The interrogation

“And how long do you cook this part?” Ann asked. I wanted to kill her.

We had decided to make stirfry for dinner, to use up the tofu and veggies. Little did I realize that this would nearly drive me over the edge.

My sister, who is an excellent cook, is also a by-the-recipe cook. Despite being a vegetarian and a fan of Asian food, for some reason she has never made stirfry before.

I make stirfry once a week, and I always improvise it. I take what’s on hand and follow the basic progression of a Chinese stirfry dish. I’ve done this so often that I don’t even bother to taste it as I go along, anymore.

But Ann wanted to know each and every step.

She also doesn’t know her way around my kitchen, and so she has to ask multiple questions at every step: “Which pot should I use? Where are your wooden spoons? What size chunks should I cut up the carrots into? Where do you keep the garlic?…”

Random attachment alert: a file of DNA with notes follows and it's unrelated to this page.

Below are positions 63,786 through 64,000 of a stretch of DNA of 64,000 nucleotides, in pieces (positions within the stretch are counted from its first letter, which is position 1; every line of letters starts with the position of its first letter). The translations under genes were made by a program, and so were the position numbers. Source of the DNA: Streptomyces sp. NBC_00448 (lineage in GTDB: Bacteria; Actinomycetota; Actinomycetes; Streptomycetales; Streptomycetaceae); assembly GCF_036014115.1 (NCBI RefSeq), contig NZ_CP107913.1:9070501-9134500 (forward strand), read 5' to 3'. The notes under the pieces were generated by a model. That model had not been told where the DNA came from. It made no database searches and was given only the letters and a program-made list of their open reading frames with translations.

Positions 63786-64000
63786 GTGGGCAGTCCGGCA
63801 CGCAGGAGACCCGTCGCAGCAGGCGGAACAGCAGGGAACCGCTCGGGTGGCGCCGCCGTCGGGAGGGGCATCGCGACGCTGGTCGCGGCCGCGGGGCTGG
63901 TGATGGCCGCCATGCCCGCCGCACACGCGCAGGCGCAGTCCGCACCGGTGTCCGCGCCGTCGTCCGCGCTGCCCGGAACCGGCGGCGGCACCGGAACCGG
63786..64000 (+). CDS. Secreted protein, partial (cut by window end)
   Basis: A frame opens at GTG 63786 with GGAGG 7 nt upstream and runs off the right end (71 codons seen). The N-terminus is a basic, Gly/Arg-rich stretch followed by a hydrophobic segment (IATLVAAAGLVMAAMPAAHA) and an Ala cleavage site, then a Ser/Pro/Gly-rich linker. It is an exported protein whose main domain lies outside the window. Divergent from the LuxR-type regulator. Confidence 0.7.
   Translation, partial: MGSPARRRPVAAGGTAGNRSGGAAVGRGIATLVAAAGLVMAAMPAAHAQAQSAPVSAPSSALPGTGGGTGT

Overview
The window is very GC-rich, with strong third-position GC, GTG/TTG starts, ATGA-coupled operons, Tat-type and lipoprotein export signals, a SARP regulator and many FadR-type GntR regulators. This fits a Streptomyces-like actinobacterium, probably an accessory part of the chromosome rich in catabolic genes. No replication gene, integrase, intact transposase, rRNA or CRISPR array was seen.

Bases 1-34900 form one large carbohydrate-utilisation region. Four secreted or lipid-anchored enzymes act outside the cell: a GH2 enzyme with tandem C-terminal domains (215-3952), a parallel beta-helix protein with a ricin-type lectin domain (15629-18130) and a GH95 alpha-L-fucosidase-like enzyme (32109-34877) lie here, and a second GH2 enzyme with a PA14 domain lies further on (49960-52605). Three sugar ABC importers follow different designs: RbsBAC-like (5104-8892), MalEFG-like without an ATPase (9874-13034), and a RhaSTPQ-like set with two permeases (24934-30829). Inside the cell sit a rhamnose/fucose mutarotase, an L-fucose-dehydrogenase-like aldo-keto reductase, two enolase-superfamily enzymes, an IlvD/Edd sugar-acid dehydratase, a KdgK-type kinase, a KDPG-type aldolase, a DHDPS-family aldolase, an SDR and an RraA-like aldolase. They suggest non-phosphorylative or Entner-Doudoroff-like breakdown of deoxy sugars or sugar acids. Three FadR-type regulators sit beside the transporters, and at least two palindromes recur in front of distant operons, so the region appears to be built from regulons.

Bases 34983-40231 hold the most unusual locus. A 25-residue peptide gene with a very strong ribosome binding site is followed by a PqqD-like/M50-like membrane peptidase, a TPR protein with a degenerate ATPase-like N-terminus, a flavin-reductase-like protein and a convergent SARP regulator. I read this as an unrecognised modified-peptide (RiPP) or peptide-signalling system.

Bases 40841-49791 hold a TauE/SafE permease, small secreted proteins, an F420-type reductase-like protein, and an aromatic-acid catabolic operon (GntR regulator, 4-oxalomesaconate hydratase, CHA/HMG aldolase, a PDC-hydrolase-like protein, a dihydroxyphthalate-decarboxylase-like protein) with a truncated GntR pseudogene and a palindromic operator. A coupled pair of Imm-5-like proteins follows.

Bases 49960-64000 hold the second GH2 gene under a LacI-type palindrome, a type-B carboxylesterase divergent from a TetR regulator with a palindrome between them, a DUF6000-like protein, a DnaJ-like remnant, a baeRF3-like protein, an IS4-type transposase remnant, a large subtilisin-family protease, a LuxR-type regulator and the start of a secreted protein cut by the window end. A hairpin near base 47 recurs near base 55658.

This sequence of questions felt like an endless barrage from a hostile interrogator.

It’s another of those weird things about my reluctant brain – it resists questions. More than one question in a row, and my brain starts protesting: “Stop it! Get away!”

I guess my brain just isn’t ready to retrieve information on demand.

Especially painful is the need to think about something that I don’t need instructions for – and then instruct someone else about it. Like making stirfry.

I tried hard to conceal my annoyance. Ann was just trying to make dinner, and her questions were perfectly reasonable. She’s my big sister, and I love her.

But I could have killed her.